A systematic review of the evidence on spontaneous resolution of laryngomalacia and its symptoms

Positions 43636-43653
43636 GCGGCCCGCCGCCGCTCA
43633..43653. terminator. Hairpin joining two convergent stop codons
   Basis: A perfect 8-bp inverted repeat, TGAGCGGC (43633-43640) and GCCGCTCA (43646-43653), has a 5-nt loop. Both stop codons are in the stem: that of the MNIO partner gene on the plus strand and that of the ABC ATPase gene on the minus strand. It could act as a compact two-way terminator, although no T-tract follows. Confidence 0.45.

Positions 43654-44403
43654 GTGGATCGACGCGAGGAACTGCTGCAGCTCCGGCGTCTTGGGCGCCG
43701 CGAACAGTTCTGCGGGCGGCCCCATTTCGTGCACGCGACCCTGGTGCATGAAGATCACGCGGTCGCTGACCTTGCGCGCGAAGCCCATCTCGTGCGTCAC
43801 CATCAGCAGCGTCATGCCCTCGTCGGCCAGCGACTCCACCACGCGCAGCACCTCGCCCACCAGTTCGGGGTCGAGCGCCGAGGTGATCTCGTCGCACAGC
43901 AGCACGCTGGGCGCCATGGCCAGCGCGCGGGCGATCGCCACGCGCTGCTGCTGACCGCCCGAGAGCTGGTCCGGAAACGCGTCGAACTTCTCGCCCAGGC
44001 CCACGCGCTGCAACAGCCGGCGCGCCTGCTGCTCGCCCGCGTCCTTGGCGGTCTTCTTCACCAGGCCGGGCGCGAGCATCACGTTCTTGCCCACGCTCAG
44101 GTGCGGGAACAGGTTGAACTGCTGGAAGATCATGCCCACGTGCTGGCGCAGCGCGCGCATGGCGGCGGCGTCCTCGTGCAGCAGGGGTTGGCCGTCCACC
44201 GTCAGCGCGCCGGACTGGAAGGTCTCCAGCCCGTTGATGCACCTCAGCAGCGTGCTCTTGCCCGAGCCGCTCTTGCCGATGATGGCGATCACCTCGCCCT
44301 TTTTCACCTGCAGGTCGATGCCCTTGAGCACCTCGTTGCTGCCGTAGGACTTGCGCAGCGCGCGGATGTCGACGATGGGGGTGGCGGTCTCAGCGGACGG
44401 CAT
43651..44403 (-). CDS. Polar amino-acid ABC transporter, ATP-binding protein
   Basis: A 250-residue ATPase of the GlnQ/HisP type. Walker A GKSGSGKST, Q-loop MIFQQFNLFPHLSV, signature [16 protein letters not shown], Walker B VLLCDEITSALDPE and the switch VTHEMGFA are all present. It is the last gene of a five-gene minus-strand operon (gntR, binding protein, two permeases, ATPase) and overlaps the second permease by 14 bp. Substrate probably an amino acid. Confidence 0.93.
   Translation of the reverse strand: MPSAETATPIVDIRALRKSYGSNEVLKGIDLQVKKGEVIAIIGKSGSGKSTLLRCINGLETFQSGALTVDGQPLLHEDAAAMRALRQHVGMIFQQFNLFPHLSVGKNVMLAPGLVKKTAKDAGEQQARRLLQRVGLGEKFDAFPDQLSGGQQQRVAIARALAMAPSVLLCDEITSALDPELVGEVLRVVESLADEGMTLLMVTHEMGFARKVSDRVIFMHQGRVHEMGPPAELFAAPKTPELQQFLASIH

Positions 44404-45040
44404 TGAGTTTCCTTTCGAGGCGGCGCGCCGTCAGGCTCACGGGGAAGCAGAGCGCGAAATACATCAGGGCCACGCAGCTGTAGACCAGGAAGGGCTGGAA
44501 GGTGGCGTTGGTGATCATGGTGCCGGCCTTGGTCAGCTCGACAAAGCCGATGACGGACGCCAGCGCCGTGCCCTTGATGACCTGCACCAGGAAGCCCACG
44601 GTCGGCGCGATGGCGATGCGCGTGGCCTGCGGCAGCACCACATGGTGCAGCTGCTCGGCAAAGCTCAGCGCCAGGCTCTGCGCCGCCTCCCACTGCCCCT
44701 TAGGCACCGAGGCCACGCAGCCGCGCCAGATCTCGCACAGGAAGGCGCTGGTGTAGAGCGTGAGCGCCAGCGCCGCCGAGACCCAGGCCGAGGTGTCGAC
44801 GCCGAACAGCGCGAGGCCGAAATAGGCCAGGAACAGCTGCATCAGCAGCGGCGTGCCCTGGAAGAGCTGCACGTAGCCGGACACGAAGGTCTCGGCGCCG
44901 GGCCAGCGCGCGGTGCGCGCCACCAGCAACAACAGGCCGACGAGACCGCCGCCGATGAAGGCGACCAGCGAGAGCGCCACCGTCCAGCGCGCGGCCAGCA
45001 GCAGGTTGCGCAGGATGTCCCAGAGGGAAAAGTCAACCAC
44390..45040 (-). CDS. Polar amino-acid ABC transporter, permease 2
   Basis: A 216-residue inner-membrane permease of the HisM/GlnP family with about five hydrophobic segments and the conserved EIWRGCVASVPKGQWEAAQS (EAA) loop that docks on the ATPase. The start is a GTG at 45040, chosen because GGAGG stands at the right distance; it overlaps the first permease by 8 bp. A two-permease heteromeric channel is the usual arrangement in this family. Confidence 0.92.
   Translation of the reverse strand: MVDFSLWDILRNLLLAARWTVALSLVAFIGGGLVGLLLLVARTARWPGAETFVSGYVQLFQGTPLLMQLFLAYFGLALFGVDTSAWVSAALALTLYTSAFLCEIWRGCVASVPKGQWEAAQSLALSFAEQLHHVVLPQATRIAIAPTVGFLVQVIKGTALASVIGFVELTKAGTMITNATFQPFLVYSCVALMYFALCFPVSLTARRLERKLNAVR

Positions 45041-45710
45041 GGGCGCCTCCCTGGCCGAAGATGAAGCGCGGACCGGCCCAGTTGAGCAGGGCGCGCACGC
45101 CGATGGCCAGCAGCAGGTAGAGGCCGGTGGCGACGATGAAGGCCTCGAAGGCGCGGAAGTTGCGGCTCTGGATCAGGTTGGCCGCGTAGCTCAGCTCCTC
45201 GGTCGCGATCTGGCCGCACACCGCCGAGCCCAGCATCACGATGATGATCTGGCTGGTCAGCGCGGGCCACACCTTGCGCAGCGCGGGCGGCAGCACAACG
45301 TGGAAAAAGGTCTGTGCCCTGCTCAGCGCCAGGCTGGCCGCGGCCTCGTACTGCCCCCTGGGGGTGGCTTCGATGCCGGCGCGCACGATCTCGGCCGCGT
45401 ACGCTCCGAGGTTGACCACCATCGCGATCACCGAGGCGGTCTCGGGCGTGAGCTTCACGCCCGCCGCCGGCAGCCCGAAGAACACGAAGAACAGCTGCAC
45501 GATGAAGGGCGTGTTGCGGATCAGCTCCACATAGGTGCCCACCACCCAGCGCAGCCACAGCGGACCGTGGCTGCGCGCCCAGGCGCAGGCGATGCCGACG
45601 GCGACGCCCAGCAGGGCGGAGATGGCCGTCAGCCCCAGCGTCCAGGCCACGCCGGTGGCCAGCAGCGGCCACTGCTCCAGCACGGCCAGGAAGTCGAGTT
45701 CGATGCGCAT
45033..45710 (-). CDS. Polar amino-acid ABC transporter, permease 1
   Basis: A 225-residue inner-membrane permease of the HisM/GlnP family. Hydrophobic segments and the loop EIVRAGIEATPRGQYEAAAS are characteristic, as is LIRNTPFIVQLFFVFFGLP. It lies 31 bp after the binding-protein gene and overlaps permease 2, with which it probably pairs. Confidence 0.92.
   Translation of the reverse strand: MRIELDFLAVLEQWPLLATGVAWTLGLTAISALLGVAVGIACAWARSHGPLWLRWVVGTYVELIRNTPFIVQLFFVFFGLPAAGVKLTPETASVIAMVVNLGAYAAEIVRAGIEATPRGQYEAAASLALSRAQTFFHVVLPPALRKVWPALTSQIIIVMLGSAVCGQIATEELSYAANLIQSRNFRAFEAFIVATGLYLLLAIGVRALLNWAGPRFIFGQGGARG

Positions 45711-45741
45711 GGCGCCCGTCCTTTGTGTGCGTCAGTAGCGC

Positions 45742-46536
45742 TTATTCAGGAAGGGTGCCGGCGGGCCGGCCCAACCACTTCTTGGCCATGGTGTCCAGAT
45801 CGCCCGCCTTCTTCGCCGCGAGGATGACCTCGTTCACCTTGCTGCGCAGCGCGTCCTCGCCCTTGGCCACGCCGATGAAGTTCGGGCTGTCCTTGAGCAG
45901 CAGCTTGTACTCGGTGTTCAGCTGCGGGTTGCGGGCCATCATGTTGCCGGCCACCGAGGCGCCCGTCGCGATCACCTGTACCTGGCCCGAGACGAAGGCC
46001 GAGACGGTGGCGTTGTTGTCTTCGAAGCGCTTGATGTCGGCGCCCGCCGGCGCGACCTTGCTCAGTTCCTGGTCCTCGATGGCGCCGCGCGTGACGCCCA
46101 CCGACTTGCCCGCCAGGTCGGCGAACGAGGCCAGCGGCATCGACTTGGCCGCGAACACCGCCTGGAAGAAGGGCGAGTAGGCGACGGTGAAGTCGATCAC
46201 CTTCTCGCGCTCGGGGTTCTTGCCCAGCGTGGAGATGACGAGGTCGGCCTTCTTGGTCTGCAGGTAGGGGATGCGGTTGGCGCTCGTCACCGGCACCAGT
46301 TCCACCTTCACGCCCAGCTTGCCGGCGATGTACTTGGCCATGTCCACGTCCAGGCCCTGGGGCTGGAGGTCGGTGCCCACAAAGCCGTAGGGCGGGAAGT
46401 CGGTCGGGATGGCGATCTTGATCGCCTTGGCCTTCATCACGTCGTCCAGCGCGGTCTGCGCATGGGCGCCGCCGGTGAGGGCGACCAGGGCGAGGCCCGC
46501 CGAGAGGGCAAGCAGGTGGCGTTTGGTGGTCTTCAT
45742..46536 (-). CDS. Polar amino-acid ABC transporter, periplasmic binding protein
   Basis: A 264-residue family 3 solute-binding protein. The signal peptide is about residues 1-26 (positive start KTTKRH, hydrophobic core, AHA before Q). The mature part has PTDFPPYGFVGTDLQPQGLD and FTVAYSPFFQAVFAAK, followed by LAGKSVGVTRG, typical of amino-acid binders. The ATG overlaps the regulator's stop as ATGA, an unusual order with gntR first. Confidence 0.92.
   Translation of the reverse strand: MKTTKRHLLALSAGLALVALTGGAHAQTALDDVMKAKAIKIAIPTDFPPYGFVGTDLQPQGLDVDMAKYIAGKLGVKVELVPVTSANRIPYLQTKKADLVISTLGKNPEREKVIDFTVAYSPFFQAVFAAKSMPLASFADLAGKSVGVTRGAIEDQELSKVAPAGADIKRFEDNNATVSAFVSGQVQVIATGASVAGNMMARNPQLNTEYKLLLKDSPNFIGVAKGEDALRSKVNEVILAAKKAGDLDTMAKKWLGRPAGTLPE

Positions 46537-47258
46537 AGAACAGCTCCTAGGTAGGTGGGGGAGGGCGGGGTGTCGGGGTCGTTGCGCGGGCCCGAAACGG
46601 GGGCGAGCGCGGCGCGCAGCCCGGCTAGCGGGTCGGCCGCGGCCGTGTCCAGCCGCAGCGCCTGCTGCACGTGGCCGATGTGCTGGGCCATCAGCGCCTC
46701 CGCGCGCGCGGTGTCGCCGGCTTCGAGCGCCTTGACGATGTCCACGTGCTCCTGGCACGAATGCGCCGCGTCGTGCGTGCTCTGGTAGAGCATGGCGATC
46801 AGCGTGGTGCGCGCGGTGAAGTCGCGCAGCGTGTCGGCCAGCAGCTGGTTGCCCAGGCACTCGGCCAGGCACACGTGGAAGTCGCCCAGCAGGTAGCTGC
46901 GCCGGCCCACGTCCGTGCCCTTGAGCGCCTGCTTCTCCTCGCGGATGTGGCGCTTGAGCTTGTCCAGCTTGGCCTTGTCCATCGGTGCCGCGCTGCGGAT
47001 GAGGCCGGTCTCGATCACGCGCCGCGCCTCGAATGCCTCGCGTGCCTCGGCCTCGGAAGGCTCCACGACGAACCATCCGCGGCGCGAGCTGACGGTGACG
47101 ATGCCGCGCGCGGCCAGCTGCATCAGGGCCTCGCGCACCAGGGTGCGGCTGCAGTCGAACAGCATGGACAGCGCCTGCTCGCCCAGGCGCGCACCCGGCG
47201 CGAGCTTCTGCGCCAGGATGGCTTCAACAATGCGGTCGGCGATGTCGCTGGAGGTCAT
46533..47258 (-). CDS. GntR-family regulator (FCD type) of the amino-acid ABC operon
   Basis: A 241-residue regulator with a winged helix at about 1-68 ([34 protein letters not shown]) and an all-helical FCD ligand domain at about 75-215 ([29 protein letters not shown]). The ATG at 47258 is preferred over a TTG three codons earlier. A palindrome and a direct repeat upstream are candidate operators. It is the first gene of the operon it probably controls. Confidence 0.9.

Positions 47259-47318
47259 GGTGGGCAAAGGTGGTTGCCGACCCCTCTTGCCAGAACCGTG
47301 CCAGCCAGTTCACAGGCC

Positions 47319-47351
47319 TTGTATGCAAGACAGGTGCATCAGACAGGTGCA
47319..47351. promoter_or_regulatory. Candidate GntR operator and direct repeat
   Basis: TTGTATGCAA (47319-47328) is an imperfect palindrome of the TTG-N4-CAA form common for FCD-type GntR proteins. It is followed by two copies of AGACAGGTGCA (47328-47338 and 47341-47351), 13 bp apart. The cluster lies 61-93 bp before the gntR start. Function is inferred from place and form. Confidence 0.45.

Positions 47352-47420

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INTRODUCTION AND OBJECTIVES: Laryngomalacia (LM) is the most common cause of congenital stridor. Tradition holds that the majority of patients resolve spontaneously by 12-18 months of age. The objective of this study was to systematically review the literature on the spontaneous resolution of LM and/or its presenting symptoms, in otherwise healthy infants. METHODS: Data sources included Medline/PubMed, EMBASE, Scopus, CINAHL, Proquest, Cochrane database, Cochrane Methodology Register, Web of Science Conference Proceedings Citation Index, and ACP Journal Club. Study inclusion criteria included participants with an endoscopic diagnosis of LM, and symptoms of stridor, swallowing dysfunction, and/or snoring/sleep-disordered breathing, that documented subjective or objective resolution endpoints. Surgical series, case reports, and narrative reviews were excluded. Studies with insufficient follow-up (<3 months), and patients with comorbidities without subgroup analysis were excluded. Two independent reviewers extracted follow-up duration, rate of retention, time to resolution of LM, and method of documentation of resolution. RESULTS: Of the 1146 articles identified, three met inclusion/exclusion criteria (n=411 patients). All were retrospective and used stridor resolution as the only endpoint. Resolution rate was 89%, with time to resolution ranging from 4 to 42 months. Level of evidence was low, and studies suffered from lack of follow-up, and no objective endpoints. Meta-analysis was not possible. CONCLUSIONS: Endoscopic evidence of the natural history of laryngomalacia and its resolution is lacking. Low level of evidence supports that stridor and respiratory distress resolve, but the range of the time to resolution and rate of resolution is wide. Other clinical manifestations have not been studied. Prospective longitudinal trials are required to better understand the natural history.
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